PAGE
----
Wire transfers are commonly used to quickly transfer funds electronically from one account to another. Wire transfers are much like transferring cash – once the funds have changed hands. Also like cash, it is difficult to recover the funds if fraud has occurred.
What is Wire Transfer Fraud?
Wire fraud is a Federal crime under section 1343 of title 18 of the United States Code. That statue broadly defines wire fraud as any use of wire communications (including telephone lines, television, fax, internet, or other form of electronic communications) as part of a scheme or artifice to defraud. The statue is broadly worded so that it covers nearly any conduct involving fraud in the wiring of money.
Examples of wire fraud transactions can include:
- Telling someone a lie to induce them to send a wire transfer.
- Taking someone’s bank account information (whether by copying it from a printed statement, misappropriation by a trusted relative or employee, computer hacking or other online scam, or taking the bank account information by any other means) and wiring funds from that account without the account owner’s permission.
Depending on the facts and circumstances of a particular fraudulent wire transfer, the parties engaged in the fraud may also be charged with crimes they committed in addition to wire fraud, such as bank fraud and mail fraud.
Wire fraud is a serious federal crime punishable by hefty monetary penalties and up to 30 years in prison. It is also a state crime in most states. That means a person who commits wire fraud in some cases can face both Federal and state criminal charges.
How Can You Avoid Being the Victim of a Wire Transfer Fraud?
Once the funds have been transferred fraudulently, the funds are likely quickly transferred to other accounts, often overseas.
You can protect yourself against wire fraud by using common sense and remaining vigilant. Look for the following red flags in connection with wire transfers:
1. A stranger asks you for money. A stranger, often from a foreign country, contacts you by phone or by email and asks for money. Or perhaps you have established an online relationship with a person but you have never met face-to-face. If anyone you do not know, or a person you barely know, starts asking you for money, be on guard. If you receive an email that does not ask for money but instead asks for information, it could be a “phishing” scheme. In a phishing scheme, the scammer sends out unsolicited email messages to many thousands of people. If anyone provides the requested information, the scammer can access their bank accounts and steal the funds using wire transactions.
2. Refund excess payments. This scam occurs when you a person places a classified ad or posts an electronic ad to sell an item. A buyer contacts the seller and expresses an interest in the item. The seller and the purported buyer agree on a sales price. The buyer will send the seller a check for an amount more than the sales price, and ask the seller to wire the “excess payment” back to them. Unfortunately, the buyer’s check is likely no good, so the seller will lose the sale item and the amount refunded.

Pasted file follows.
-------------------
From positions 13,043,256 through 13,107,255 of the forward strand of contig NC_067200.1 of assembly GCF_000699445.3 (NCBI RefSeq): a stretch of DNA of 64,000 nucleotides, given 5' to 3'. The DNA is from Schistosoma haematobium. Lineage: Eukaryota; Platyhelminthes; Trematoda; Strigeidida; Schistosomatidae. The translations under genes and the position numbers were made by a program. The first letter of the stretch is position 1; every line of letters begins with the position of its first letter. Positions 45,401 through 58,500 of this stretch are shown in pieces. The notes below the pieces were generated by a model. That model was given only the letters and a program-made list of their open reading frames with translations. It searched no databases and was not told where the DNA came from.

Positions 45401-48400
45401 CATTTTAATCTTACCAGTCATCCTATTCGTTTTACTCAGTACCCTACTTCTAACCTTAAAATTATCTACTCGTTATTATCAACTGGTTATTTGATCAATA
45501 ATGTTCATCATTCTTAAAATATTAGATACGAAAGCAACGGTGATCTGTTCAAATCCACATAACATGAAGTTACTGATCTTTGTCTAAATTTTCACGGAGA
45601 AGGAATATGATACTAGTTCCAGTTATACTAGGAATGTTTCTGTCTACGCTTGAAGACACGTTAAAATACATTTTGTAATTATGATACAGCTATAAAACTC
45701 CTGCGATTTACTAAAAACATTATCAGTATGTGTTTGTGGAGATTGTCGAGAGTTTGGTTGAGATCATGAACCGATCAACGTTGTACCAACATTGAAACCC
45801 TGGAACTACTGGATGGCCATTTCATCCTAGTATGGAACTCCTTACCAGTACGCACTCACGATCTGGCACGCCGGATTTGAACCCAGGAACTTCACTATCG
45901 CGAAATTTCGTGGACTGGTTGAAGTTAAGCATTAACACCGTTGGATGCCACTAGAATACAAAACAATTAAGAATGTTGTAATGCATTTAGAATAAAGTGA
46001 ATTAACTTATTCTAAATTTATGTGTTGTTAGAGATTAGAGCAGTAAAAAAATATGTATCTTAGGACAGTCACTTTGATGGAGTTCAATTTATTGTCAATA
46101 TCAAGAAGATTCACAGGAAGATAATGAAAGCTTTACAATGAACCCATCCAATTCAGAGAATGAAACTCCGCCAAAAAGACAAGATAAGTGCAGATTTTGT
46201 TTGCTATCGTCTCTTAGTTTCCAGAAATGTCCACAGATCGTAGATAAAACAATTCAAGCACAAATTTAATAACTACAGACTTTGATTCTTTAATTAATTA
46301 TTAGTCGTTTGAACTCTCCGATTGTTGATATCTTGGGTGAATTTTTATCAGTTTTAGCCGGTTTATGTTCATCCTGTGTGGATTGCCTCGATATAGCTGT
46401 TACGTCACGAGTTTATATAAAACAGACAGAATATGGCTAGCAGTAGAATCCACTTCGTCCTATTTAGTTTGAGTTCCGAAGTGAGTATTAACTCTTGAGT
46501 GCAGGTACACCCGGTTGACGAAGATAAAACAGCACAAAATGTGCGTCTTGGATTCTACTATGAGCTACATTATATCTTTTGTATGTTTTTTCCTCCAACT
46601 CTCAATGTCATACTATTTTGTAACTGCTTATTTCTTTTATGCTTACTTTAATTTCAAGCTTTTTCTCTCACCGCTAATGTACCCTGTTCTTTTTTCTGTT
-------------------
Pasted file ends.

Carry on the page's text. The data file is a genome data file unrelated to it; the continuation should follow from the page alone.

3. Pay a fee to receive prize money. In this well-known scam, a fraudster will contact you by email or phone and tell you that you’ve won a jackpot or inherited some money. In order to receive it, however, you have to pay a fee.
4. Urgent sale. You may see an ad online advertising a great deal, but you’re required to transfer the money right away to receive the product.
5. Unexpected money. You may receive a check in the mail that you were not expecting. The sender then contacts you and asks you to return the funds or the”excess funds” via wire transfer. Most likely, the wired funds are to be sent to an overseas account, and any check you received was probably no good.
6. Back taxes. You receive an email or a phone call that claims the IRS wants you to pay back taxes, and you need to transfer what you owe by wire transfer or you’ll be arrested.
7. Home purchase. If you are in the process of buying a home or real property, beware of any email from an escrow company directing you to wire funds “immediately” or “today.”
In all of these cases, note that the scammers’ messages will stress the urgency of the wire transfer.
Steps to Take If You Think You Have Been Defrauded
1. Call the police. As soon as you discover the fraud, call your local police department. They probably will not be able to help you if the wired funds were sent overseas. However, some large police departments have the resources to operate units that focus on technology crime and identity theft. Others may simply refer you to the FBI.
2. Contact the wire service that transmitted the funds. The wire service will have records showing where the funds were sent. If you report it quickly, your wire service may be able to freeze the funds and open its own investigation. In some cases they may be able to reverse the transaction, but most often they cannot, and the entire process could take several weeks or more.
3. Contact the FBI. The FBI is usually the law enforcement authority that investigates wire fraud because most wire transactions cross state lines. Go to the FBI’s Report Threats and Crime webpage and submit a report.
Contact the Experts at KPPB LAW for More Information
The best protection against being a victim of wire fraud is to think twice before you wire money to any individual or organization you do not know. If you believe you have already fallen prey to a wire fraud scheme, contact one of the experienced Litigation and Dispute Resolution attorneys at KPPB LAW. They can analyze the facts of your case and determine the best course of action for you. Contact them for more information about wire transfer fraud.